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Our friends, Smiley and Steel, have bought a new place on the other side of their lake.

It’s still on the sunset side of the water, which is great.  Even more exciting?  It has two bathrooms.

Smiley is in bathroom heaven.

Practical Man and I have 2.5 bathrooms in our way-too-big-for-us house but, even though we are toilette superior, we still sigh a little when we think of Smiley and Steel.

We too aspire to be waterfront dwellers on a mission to buy extra toilet paper for a newfound plethora of commodes.  But, we (I) have a 1974 Boler travel trailer, 1970 Fiat 500 and assorted retro and practical things (him) to coddle and protect.  There’s not usually a lot of space for this kind of large-vintage-objects-and-entourage hoarding nonsense on your average waterfront property.

So, we went to live vicariously through/oogle Smiley and Steel’s new bathrooms on the water.  They have been busy trying to get the phone company to install on the sunset side of the lake, finding the coffee pot and grimacing at the wallpaper borders on the walls.  It was a perfect excuse for me to create a vintage care package.

I took my inspiration from that vintage, “bid on my sandwiches and I might be your girl” tradition:  a boxed lunch.

Vintage, plaid metal cooler

A tisket, a tasket, my vintage metal bask…oh wait. it’s a cooler, not a basket.. I think that means this classifies as vintage AND practical!.

While a boxed lunch auction is certainly a retro notion, in true 21st century fashion, I barely made any of this boxed lunch…er, dinner, myself.

First, Practical Man cooked up a batch of his moan-while-you-eat-it, slow-cooker Goulash.

You can’t be shy with this stuff.  It’s really good and when something is really good like this is, sounds of ecstasy sometimes erupt spontaneously.

But, we’re all in this together so it’s okay.


P-M uses smoked paprika, instead of regular, in his recipe. It’s why I married him.

Plus egg noodles.  Does anybody eat eggs anymore?  Or noodles?

They seem very vintage, somehow.

noodles in a vintage bowl

Glorious pile of carbs

Then, I made my kitchen sink salad, named thus because I basically put in whatever I feel like.  Heirloom tomatoes (no, they’re not going “off”, they’re supposed to look striated and interesting like that!), spring onions, peppers, cranberries, sunflower seeds, feta…and more.  The pumpkin seeds that I throw in happen to be my favourite.


Did you know that pumpkin seeds contain tryptophan, the same ingredient in cooked turkey that makes you nap?  If you’re suffering from insomnia, try 1/2 cup of pumpkin seeds one hour before bed.  I had some as a snack one day without realizing the whole tryptophan thing and whoa Nellie.  I had to go to bed at 3:00 in the afternoon!  I do NOT need that kind of help since I’m already part Rip van Winkle.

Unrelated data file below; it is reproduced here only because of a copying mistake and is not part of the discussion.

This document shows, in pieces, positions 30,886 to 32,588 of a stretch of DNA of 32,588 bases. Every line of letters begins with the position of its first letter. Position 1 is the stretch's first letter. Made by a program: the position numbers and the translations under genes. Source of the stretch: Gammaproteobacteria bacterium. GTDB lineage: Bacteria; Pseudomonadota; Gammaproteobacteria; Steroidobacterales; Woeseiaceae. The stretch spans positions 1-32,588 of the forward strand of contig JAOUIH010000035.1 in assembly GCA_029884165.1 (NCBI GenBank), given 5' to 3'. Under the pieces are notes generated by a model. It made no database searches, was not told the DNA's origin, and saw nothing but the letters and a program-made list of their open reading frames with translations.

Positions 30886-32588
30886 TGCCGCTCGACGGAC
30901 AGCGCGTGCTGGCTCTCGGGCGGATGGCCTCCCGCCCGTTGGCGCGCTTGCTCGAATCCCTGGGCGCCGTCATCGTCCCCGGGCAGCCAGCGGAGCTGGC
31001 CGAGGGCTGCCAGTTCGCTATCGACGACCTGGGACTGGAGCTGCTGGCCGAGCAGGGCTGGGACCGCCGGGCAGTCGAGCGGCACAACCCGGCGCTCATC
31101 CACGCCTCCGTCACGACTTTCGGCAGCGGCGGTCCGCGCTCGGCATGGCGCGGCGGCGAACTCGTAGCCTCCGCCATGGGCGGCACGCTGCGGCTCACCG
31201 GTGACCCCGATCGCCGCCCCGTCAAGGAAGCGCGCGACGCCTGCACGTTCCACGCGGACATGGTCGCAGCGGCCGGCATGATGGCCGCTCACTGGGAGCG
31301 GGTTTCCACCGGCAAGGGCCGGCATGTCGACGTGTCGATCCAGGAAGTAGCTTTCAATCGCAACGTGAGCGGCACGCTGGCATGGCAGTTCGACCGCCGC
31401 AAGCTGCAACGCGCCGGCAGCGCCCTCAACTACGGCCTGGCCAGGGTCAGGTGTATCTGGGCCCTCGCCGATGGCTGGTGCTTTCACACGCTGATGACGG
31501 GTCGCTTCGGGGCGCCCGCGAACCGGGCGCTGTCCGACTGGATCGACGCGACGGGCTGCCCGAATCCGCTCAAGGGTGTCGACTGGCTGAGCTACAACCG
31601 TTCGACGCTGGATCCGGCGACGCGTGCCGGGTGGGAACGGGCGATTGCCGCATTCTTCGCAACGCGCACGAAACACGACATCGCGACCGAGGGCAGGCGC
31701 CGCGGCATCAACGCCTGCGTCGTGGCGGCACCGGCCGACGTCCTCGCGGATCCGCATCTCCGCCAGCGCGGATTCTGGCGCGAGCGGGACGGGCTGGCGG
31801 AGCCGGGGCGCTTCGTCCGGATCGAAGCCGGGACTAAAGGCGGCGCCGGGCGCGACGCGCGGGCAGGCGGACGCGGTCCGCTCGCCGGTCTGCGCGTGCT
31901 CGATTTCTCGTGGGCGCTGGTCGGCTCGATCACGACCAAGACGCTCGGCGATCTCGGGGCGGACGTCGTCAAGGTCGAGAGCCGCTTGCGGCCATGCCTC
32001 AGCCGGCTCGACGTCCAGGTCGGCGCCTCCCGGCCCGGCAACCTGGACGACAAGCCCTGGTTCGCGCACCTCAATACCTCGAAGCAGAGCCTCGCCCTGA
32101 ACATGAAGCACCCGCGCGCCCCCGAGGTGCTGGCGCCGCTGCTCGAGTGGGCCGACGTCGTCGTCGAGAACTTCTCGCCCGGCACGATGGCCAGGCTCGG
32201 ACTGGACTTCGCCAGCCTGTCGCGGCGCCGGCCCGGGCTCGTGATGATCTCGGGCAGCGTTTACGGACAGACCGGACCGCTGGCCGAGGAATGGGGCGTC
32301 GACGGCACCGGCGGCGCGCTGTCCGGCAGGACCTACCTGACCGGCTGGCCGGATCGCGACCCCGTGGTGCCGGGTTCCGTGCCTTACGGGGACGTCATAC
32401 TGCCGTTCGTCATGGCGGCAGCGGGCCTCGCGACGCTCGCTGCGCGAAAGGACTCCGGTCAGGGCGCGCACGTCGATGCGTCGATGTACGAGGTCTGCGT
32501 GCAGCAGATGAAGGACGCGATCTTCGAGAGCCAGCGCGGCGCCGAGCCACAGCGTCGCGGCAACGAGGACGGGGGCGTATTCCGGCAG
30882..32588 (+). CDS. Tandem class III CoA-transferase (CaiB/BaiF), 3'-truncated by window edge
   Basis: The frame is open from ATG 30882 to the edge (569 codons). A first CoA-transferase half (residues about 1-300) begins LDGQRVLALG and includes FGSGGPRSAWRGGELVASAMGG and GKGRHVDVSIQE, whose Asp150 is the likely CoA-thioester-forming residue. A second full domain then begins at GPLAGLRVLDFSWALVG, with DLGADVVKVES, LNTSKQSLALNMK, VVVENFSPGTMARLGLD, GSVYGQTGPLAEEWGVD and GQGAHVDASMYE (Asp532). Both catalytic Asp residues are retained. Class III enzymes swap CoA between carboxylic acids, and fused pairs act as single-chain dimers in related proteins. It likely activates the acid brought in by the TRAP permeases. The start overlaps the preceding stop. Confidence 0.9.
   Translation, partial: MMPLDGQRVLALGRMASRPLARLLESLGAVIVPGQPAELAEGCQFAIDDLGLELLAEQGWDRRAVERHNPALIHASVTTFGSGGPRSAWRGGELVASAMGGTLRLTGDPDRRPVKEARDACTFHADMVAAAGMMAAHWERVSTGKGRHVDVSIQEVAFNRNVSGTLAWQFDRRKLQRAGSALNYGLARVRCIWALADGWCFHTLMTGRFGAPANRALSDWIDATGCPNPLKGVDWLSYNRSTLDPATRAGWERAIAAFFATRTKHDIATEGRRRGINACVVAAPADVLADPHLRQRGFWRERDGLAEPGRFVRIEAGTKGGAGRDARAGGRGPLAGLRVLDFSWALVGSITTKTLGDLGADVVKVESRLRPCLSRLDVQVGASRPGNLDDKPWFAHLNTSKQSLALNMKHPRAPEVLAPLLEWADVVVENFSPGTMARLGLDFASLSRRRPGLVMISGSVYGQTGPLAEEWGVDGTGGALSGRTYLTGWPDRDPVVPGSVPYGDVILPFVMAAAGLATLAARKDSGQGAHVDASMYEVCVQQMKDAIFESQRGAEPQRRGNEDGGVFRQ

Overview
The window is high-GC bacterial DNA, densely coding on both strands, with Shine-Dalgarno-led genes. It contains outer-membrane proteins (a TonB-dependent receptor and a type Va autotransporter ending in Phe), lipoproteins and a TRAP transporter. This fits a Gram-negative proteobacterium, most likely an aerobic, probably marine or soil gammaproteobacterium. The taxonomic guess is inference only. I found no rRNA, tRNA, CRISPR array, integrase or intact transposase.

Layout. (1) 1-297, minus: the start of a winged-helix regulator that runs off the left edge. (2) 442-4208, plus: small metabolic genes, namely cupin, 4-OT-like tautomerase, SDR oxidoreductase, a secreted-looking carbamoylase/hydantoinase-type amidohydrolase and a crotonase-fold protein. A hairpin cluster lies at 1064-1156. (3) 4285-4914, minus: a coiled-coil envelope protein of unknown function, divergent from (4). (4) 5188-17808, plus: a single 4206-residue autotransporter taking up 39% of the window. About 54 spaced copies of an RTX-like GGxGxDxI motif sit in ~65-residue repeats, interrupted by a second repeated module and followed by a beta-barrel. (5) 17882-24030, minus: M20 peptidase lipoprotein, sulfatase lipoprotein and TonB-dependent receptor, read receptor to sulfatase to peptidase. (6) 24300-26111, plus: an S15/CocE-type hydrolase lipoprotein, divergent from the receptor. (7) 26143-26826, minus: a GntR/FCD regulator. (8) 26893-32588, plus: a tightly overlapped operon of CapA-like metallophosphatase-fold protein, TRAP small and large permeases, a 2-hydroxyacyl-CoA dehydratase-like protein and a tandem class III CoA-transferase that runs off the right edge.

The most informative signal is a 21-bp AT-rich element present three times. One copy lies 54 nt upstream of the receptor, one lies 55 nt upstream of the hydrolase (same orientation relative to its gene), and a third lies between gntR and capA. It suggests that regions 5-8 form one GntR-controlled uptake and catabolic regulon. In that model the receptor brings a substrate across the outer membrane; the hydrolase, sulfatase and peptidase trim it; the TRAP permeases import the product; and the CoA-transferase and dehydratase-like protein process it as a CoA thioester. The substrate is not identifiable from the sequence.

For dessert, I made some of my “world-famous” brownies.  Brownies are my one claim to domestic fame and when I arrive off the plane in Europe, the first thing friends say, with a tone of desperation in their voices is, “WHEN are you going to make brownies?!”.


This whole pile might add up to breakfast for Smiley. At least, I hope so.

I know friends don’t count and Europe isn’t the world.  Kindly don’t shatter my “world famous” delusions.

I packed things in assorted vintage Tupperware containers (Good things come in fun, retro packages, haven’t you heard?)

I cozied everything into a vintage, metal picnic basket/cooler.

Please ignore the leftover bottled salad dressing (not vintage unless you count balsamic as vintage because it’s aged).

tupperware containers in vintage metal cooler

Don’t they look like they’re all friends in there?

I was wishing for some sassafras.  That seems like something that belongs in a vintage boxed lunch.   Even though I don’t really know what it is.

So, sans sassafras (but with some plain old sass), care package was complete.  Delivery successful.

Congratulations, Smiley and Steel on your new home!

If I could have sourced it, I would have also loved to include the perfect house-warming gift:  rainbow-hued toilet paper.

There’s nothing like blue, pink or green vintage toilet paper that coordinates with your furry toilet seat cozy, wallpaper, kleenex-box cover, and rubber, stick-down non-slip flowers in the tub to say a truly vintage, “Welcome Home”.

It’s bathroom heaven.

Copyright Christine Fader, 2013.  Did you enjoy this post from A Vintage Life?    Share on Facebook       Tweet         You might also like my latest book.